At this year’s International Consumer Electronics Show (CES) convention in Las Vegas, one robot readies to quack its way into the hearts of young cancer patients throughout the country — My Special Aflac duck.

My Aflac Duck.

Image via Youtube / Aflac.

Cuddly, cute, and crammed with sensors that allow it to interact with people, this duck is the brainchild of insurance company Aflac and R&D workshop Sproutel. It’s meant to help children diagnosed with cancer come to grips with their treatment, which is often confusing, scary, and involves a lot of unpleasant procedures.

As such, My Special Aflac isn’t meant to be just a robot: it’s meant to be a companion that allows these children an outlet. Kids diagnosed with cancer at a young age often lack the know-how or emotional resilience to communicate what they’re going through — and the duck’s developers hope this fuzzy friend will help.

Physical interaction will help the children build a connection to the toy. Scratch it under the chin, and this duck will thank you with a quack — while lifting its head for more. A spot under its wing will send the duckbot shaking and laughing when tickled.

A range of RFID-powered emoji cards will allow users to channel their own emotions into the duck. Tap a frowny face onto its chest-sensor and the toy will slouch overcome with sadness, as it releases a whimper-quack. A silly emoji will, in turn, make it quack merrily along and dance. It’ll even try to mimic your speech pattern in its quacking.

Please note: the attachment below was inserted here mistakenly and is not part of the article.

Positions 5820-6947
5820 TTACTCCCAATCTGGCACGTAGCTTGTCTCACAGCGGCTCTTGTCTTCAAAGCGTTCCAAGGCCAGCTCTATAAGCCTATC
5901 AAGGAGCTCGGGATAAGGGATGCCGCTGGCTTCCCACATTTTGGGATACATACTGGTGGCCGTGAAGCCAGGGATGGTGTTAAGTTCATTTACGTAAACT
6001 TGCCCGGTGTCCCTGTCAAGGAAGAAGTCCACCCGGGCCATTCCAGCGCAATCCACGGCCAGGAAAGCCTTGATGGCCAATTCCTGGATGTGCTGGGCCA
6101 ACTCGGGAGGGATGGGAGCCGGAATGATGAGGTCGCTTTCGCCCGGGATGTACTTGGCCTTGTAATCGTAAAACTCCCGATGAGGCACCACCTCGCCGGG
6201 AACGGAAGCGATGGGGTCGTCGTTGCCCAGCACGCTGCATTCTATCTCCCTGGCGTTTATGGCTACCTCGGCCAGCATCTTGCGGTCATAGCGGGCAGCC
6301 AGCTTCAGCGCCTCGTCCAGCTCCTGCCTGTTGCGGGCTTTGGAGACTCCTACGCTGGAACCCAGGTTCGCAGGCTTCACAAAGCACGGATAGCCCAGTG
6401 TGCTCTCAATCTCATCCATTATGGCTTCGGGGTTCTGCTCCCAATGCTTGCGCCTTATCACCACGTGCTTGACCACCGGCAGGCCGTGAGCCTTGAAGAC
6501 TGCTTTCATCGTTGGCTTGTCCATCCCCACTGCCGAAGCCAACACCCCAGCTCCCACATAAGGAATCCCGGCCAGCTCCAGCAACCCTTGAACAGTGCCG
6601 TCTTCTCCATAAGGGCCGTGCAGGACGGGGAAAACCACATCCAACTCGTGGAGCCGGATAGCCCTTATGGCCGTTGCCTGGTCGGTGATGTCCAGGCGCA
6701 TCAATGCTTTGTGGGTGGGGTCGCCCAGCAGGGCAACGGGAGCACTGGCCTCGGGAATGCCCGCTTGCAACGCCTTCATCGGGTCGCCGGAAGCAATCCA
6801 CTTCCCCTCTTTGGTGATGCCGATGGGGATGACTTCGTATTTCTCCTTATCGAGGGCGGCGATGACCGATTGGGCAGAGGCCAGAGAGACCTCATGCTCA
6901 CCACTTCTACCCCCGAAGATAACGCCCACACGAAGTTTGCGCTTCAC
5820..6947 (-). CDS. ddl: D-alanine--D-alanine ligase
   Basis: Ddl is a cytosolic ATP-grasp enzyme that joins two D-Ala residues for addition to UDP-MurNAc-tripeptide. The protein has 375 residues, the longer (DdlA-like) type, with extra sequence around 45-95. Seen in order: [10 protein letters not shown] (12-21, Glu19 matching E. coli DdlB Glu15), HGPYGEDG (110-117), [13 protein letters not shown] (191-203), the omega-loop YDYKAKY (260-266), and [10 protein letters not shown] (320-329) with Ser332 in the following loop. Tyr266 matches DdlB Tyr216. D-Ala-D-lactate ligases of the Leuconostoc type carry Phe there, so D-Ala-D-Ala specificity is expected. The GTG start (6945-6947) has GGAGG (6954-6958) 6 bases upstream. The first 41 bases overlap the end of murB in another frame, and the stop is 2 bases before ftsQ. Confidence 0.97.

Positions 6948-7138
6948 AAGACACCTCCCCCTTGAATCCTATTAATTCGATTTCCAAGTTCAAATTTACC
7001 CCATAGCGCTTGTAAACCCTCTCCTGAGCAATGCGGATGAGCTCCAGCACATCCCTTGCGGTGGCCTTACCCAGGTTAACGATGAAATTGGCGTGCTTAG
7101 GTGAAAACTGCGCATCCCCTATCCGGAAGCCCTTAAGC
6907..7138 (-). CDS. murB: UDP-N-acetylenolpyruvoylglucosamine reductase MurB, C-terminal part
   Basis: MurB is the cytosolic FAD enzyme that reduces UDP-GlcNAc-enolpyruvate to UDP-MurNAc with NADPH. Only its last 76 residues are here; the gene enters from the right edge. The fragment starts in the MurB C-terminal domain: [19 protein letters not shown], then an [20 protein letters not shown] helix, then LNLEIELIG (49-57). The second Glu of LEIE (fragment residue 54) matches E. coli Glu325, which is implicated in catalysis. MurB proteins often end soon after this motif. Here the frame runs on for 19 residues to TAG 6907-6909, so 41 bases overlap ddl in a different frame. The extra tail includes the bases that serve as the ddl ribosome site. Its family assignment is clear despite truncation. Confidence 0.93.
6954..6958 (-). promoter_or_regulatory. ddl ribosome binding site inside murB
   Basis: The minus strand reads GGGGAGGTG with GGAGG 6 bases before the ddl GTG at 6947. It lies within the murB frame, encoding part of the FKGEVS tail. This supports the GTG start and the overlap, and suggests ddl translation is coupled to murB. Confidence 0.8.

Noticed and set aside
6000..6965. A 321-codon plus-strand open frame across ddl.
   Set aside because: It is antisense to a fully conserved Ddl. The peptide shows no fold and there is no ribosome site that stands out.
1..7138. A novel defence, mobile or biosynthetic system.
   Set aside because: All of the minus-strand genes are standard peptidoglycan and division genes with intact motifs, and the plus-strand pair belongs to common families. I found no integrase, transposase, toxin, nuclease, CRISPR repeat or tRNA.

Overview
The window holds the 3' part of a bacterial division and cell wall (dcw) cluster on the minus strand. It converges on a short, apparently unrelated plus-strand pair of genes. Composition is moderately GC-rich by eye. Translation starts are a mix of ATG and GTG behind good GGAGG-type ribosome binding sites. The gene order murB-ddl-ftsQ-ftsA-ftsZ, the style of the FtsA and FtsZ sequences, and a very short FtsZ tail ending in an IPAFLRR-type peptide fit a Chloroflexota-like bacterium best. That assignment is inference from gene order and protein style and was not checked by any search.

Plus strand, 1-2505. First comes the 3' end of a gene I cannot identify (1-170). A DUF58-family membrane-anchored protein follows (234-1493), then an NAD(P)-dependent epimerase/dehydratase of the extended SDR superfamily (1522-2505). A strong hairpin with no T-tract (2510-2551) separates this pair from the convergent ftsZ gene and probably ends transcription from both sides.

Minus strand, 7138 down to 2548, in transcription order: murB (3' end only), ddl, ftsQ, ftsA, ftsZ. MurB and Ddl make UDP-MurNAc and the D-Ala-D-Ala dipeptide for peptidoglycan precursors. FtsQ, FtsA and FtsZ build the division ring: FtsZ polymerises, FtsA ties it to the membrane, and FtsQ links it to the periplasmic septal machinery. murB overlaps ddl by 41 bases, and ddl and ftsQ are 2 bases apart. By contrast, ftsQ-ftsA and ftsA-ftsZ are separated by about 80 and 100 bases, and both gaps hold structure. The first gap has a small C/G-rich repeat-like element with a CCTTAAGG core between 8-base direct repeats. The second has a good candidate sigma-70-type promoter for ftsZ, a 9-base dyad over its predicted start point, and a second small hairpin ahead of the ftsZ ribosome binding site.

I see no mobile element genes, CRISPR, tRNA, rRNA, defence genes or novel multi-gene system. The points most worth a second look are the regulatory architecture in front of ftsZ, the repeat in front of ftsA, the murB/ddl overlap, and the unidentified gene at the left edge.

There’s also a toy catheter among the RFID toys to let children pretend they’re giving the duck the same chemotherapy they’re undergoing. Such medical play should help them to better cope with their treatment by familiarizing the process and giving them a companion so they’re not going through it alone. A companion app with AR features extends this medical play even further, allowing the children to give the duck sponge baths or injections. It then responds, with help from the built-in Bluetooth connection.

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And when the going gets tough, the duckbot will be there to comfort the children. Its companion app lets the patients select through soothing soundbites (such as a forest stream or a choir of croaking frogs) which the duck can play back to them. My Special Aflac can also walk children through breathing exercises to help calm them down.

The Duck’s motors allow for a range of relatively life-like movements modeled on real ducks. Its speaker also doubles as a vibrational motor, so it can simulate a heartbeat when children hold it for comfort.

So far, Aflac and Sproutel have tested their creation with 100 different children. The end goal, however, is to get a My Special Duck by the sides of each one of the nearly 16,000 US children diagnosed with cancer each year.

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